Genetic evidence of multiple loci in dystocia--difficult labour.

Algovik M, Kivinen K, Peterson H, Westgren M, Kere J

BMC Med. Genet. 11 (-) 105 [2010-06-30; online 2010-06-30]

Dystocia, difficult labour, is a common but also complex problem during childbirth. It can be attributed to either weak contractions of the uterus, a large infant, reduced capacity of the pelvis or combinations of these. Previous studies have indicated that there is a genetic component in the susceptibility of experiencing dystocia. The purpose of this study was to identify susceptibility genes in dystocia. A total of 104 women in 47 families were included where at least two sisters had undergone caesarean section at a gestational length of 286 days or more at their first delivery. Study of medical records and a telephone interview was performed to identify subjects with dystocia. Whole-genome scanning using Affymetrix genotyping-arrays and non-parametric linkage (NPL) analysis was made in 39 women exhibiting the phenotype of dystocia from 19 families. In 68 women re-sequencing was performed of candidate genes showing suggestive linkage: oxytocin (OXT) on chromosome 20 and oxytocin-receptor (OXTR) on chromosome 3. We found a trend towards linkage with suggestive NPL-score (3.15) on chromosome 12p12. Suggestive linkage peaks were observed on chromosomes 3, 4, 6, 10, 20. Re-sequencing of OXT and OXTR did not reveal any causal variants. Dystocia is likely to have a genetic component with variations in multiple genes affecting the patient outcome. We found 6 loci that could be re-evaluated in larger patient cohorts.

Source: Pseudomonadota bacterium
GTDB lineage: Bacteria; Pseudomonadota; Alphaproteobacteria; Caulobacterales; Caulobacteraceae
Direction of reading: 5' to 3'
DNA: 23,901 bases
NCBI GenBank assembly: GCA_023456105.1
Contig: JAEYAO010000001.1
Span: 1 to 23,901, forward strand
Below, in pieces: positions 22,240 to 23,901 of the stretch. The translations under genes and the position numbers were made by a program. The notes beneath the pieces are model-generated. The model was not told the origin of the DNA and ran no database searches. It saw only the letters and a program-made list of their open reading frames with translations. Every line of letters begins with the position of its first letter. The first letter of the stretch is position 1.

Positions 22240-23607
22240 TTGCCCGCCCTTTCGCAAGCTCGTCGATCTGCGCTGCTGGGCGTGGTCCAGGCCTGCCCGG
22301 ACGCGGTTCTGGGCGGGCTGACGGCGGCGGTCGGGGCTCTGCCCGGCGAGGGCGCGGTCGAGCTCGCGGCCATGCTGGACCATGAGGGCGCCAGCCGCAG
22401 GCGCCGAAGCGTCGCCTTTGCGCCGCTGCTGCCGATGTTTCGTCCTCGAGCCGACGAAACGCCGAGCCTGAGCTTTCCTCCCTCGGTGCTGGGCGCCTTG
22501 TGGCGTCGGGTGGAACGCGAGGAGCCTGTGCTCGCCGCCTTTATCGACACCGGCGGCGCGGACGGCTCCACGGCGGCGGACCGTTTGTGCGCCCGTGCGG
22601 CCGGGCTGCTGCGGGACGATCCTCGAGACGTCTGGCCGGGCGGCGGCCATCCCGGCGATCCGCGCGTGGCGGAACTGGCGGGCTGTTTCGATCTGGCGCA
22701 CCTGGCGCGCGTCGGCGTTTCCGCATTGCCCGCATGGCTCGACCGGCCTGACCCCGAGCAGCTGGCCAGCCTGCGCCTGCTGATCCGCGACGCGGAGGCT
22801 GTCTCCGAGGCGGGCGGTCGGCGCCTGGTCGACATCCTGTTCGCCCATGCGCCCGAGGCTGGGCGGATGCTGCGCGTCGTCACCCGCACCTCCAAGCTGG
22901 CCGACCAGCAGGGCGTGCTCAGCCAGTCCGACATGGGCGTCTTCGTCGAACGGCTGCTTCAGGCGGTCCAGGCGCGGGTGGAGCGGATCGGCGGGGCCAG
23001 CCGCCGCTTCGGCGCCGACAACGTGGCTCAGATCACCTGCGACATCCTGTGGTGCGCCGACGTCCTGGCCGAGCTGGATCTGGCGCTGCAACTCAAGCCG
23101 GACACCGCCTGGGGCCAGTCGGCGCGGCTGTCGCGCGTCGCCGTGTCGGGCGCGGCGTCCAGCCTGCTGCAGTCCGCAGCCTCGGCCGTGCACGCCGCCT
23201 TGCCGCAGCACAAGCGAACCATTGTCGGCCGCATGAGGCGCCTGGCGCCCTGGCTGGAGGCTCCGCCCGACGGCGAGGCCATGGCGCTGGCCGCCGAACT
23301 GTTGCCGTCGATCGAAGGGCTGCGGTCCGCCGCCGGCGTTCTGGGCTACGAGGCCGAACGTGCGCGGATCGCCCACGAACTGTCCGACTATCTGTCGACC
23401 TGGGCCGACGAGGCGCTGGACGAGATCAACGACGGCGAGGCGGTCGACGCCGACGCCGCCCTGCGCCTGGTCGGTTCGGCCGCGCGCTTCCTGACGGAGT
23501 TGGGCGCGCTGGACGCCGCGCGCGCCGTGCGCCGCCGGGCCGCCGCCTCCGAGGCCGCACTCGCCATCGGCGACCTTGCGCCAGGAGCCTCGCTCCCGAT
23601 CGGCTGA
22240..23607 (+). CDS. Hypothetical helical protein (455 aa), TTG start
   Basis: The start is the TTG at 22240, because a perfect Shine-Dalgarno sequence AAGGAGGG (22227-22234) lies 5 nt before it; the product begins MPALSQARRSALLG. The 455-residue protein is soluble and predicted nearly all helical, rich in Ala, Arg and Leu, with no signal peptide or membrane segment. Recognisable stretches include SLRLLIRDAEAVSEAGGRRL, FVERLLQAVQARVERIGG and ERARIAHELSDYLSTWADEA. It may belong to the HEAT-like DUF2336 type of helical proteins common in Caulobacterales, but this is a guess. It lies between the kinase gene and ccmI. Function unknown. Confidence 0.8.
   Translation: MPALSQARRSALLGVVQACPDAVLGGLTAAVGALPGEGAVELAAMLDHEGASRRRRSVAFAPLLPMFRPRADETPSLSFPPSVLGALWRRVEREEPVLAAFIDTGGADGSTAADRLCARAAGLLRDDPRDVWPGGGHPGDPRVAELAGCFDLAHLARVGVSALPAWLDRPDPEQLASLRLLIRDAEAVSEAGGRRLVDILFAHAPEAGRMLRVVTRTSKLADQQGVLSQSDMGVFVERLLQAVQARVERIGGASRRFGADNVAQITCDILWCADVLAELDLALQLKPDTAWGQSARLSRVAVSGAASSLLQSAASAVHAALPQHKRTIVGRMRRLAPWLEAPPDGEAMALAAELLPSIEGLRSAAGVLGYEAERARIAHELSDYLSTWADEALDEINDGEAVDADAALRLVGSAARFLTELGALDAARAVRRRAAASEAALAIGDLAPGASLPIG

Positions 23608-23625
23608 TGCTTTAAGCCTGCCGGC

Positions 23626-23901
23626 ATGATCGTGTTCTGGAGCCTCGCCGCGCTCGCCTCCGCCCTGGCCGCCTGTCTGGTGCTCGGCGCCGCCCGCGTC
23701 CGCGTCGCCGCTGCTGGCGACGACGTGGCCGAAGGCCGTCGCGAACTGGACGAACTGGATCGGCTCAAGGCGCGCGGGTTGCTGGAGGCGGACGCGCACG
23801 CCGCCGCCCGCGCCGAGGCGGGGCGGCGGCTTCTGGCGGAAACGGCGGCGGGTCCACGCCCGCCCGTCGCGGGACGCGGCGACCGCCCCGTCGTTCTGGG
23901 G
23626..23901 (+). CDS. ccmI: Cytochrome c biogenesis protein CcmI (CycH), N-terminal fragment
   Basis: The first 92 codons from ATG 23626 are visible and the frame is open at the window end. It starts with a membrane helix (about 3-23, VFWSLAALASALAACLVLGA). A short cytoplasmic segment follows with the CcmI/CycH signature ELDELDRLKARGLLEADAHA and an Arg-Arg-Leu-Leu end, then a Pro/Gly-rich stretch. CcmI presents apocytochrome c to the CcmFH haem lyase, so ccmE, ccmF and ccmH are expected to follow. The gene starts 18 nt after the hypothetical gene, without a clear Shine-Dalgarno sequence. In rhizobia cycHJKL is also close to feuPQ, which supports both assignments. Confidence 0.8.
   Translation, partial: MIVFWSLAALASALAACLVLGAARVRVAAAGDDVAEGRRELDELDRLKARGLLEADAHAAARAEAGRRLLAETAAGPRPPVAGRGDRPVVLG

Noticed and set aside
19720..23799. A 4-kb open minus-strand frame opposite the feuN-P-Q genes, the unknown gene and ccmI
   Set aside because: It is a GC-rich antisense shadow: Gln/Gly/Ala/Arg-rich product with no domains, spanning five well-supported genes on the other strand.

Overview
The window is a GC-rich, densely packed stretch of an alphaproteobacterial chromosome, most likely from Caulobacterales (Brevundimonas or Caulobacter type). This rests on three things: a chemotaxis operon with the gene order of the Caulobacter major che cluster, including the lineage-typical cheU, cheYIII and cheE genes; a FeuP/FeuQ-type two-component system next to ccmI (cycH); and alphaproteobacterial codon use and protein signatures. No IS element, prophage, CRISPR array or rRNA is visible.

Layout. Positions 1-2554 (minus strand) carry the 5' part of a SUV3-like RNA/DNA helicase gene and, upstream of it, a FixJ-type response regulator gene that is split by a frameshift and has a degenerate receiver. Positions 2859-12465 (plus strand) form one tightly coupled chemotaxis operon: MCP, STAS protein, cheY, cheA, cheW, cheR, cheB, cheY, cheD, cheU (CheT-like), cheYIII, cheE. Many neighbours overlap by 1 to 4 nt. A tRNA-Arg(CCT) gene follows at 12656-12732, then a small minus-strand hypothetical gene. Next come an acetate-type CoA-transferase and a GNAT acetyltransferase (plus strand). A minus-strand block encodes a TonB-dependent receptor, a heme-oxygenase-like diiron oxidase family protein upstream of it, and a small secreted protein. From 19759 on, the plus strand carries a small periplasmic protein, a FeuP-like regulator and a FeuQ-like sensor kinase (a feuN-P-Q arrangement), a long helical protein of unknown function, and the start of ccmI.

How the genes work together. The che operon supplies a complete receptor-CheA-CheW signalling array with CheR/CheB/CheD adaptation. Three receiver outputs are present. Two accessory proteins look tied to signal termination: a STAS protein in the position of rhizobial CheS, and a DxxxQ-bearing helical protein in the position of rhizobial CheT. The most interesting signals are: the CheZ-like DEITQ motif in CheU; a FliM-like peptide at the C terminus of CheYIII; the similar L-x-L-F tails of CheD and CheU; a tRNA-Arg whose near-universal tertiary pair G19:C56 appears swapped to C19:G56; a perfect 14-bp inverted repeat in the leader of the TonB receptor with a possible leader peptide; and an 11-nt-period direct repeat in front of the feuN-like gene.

Bioinformatics and Expression Analysis (BEA)

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PubMed 20587075

DOI 10.1186/1471-2350-11-105

Crossref 10.1186/1471-2350-11-105

1471-2350-11-105

pmc PMC2914646